Cannabis smoking and lung cancer risk: Pooled analysis in the International Lung Cancer Consortium. Other Scholarly Work

Zhang, Li Rita, Morgenstern, Hal, Greenland, Sander et al. (2015). Cannabis smoking and lung cancer risk: Pooled analysis in the International Lung Cancer Consortium. . 136(4), 894-903. 10.1002/ijc.29036

cited authors

  • Zhang, Li Rita; Morgenstern, Hal; Greenland, Sander; Chang, Shen-Chih; Lazarus, Philip; Teare, M Dawn; Woll, Penella J; Orlow, Irene; Cox, Brian; Cannabis and Respiratory Disease Research Group of New Zealand; Brhane, Yonathan; Liu, Geoffrey; Hung, Rayjean J

fiu authors

abstract

  • To investigate the association between cannabis smoking and lung cancer risk, data on 2,159 lung cancer cases and 2,985 controls were pooled from 6 case-control studies in the US, Canada, UK, and New Zealand within the International Lung Cancer Consortium. Study-specific associations between cannabis smoking and lung cancer were estimated using unconditional logistic regression adjusting for sociodemographic factors, tobacco smoking status and pack-years; odds-ratio estimates were pooled using random effects models. Subgroup analyses were done for sex, histology and tobacco smoking status. The shapes of dose-response associations were examined using restricted cubic spline regression. The overall pooled OR for habitual versus nonhabitual or never users was 0.96 (95% CI: 0.66-1.38). Compared to nonhabitual or never users, the summary OR was 0.88 (95%CI: 0.63-1.24) for individuals who smoked 1 or more joint-equivalents of cannabis per day and 0.94 (95%CI: 0.67-1.32) for those consumed at least 10 joint-years. For adenocarcinoma cases the ORs were 1.73 (95%CI: 0.75-4.00) and 1.74 (95%CI: 0.85-3.55), respectively. However, no association was found for the squamous cell carcinoma based on small numbers. Weak associations between cannabis smoking and lung cancer were observed in never tobacco smokers. Spline modeling indicated a weak positive monotonic association between cumulative cannabis use and lung cancer, but precision was low at high exposure levels. Results from our pooled analyses provide little evidence for an increased risk of lung cancer among habitual or long-term cannabis smokers, although the possibility of potential adverse effect for heavy consumption cannot be excluded.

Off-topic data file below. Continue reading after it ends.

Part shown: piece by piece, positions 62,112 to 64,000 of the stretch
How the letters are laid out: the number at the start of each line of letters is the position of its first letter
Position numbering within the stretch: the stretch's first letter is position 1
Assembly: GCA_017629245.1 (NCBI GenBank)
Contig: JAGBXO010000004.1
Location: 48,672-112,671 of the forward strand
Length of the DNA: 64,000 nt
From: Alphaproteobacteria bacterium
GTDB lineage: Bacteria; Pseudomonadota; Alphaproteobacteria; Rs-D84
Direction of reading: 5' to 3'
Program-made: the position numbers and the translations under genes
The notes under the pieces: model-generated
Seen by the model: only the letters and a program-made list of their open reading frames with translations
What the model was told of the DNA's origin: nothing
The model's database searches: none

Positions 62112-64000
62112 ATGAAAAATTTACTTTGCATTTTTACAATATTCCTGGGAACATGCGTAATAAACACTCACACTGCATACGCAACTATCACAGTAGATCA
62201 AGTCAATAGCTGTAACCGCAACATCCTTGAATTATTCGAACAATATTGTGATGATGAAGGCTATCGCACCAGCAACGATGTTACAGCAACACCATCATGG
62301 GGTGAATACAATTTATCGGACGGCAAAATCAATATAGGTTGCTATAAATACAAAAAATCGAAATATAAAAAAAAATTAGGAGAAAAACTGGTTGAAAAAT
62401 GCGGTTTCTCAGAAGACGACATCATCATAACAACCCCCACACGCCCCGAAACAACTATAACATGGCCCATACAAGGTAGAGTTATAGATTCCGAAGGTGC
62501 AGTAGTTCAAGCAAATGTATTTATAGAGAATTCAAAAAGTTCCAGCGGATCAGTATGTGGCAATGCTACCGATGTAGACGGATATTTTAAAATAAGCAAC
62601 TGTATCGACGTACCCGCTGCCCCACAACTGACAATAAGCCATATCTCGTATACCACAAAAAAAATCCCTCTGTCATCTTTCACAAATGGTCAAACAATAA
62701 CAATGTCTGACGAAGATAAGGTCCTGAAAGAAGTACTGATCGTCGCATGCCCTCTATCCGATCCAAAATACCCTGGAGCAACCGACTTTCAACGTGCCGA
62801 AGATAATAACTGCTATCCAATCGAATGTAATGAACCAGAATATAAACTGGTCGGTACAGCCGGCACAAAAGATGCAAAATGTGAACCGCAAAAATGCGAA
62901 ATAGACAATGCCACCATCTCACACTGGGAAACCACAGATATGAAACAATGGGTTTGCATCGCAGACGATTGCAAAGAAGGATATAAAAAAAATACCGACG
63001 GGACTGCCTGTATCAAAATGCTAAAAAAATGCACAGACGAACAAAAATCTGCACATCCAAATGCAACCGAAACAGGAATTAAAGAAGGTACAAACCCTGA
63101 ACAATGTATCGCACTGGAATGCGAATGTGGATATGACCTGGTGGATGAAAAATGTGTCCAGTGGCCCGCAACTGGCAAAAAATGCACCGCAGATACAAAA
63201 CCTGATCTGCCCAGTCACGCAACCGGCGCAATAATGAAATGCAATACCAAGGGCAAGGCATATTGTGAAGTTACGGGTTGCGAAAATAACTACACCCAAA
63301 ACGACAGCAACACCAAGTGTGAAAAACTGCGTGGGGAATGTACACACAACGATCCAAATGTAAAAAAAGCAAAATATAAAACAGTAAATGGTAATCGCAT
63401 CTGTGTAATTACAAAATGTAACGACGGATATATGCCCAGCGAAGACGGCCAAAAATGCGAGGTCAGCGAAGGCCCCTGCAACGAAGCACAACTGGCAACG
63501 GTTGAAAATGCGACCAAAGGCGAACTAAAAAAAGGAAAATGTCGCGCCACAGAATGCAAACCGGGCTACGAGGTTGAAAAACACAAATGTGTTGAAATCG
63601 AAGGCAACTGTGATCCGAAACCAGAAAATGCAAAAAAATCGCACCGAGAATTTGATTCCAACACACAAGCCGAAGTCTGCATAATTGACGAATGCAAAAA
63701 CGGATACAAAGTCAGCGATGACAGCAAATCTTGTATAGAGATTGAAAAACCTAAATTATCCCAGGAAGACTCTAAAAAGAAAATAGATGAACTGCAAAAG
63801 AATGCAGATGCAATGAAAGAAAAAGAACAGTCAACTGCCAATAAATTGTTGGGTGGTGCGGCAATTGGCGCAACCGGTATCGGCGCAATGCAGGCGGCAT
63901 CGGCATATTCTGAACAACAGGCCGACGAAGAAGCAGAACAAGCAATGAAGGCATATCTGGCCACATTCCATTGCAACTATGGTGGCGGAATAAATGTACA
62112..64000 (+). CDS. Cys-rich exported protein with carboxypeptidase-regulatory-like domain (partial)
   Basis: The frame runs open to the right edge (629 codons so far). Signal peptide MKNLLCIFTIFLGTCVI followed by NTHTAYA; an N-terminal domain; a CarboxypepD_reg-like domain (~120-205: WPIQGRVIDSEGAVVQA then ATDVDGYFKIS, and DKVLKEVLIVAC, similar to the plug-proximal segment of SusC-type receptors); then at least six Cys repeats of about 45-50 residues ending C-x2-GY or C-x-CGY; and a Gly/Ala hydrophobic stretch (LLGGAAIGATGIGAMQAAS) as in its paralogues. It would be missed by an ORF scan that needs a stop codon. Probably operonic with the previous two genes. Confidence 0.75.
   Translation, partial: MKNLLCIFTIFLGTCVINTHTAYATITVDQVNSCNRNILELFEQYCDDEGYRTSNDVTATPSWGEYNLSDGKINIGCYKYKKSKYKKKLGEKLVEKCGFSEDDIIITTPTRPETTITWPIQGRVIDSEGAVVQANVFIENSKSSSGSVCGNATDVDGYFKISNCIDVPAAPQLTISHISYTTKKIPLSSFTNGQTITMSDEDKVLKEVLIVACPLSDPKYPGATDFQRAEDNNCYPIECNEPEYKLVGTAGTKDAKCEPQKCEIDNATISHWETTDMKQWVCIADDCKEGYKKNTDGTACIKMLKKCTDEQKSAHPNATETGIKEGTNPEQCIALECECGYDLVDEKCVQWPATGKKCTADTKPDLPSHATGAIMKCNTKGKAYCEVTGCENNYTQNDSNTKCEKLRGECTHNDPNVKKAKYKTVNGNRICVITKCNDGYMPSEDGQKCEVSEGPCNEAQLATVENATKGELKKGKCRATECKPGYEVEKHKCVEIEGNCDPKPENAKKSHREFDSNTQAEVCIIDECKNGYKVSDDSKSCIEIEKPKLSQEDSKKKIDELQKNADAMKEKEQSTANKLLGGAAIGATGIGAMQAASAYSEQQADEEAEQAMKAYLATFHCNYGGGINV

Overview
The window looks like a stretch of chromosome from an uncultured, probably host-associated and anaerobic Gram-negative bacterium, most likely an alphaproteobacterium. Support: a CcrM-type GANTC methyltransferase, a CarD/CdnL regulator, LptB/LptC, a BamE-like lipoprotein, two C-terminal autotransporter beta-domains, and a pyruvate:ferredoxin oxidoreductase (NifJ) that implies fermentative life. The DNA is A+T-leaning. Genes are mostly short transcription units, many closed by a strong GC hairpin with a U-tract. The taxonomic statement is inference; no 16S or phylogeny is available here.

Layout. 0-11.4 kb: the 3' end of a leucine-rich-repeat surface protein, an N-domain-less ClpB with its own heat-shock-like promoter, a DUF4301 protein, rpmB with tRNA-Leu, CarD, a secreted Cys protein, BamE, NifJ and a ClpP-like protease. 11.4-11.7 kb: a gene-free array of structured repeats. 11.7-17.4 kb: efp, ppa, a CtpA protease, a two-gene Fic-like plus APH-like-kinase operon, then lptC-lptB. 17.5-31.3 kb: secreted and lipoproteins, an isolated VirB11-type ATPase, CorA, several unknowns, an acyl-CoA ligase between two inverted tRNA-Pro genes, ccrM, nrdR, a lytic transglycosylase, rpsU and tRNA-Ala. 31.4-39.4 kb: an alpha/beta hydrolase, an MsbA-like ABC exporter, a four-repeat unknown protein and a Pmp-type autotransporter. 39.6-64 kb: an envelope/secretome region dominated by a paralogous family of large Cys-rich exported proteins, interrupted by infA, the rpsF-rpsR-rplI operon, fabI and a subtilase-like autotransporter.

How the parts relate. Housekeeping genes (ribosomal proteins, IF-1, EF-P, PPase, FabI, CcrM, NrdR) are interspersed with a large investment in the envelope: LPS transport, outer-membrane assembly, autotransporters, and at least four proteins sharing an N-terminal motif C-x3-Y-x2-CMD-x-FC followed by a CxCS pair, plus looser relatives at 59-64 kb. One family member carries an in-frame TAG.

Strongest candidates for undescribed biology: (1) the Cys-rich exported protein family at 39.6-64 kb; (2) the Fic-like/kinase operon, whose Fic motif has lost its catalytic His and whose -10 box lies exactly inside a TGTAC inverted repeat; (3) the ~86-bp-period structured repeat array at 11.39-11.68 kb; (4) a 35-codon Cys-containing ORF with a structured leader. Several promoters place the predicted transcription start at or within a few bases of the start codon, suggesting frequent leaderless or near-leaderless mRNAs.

publication date

  • February 1, 2015

keywords

  • Adenocarcinoma
  • Cannabis and Respiratory Disease Research Group of New Zealand
  • Carcinoma, Squamous Cell
  • Case-Control Studies
  • Humans
  • Lung Neoplasms
  • Marijuana Smoking
  • Risk

Digital Object Identifier (DOI)

Medium

  • Print-Electronic

start page

  • 894

end page

  • 903

volume

  • 136

issue

  • 4